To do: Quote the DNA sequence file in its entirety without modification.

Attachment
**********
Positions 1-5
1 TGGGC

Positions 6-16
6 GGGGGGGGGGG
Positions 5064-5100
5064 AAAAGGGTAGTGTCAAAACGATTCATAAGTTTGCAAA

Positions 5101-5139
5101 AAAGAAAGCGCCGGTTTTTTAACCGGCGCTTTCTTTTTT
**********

Positions 1-5
1 TGGGC

Positions 6-16
6 GGGGGGGGGGG
Positions 5064-5100
5064 AAAAGGGTAGTGTCAAAACGATTCATAAGTTTGCAAA

Positions 5101-5139
5101 AAAGAAAGCGCCGGTTTTTTAACCGGCGCTTTCTTTTTT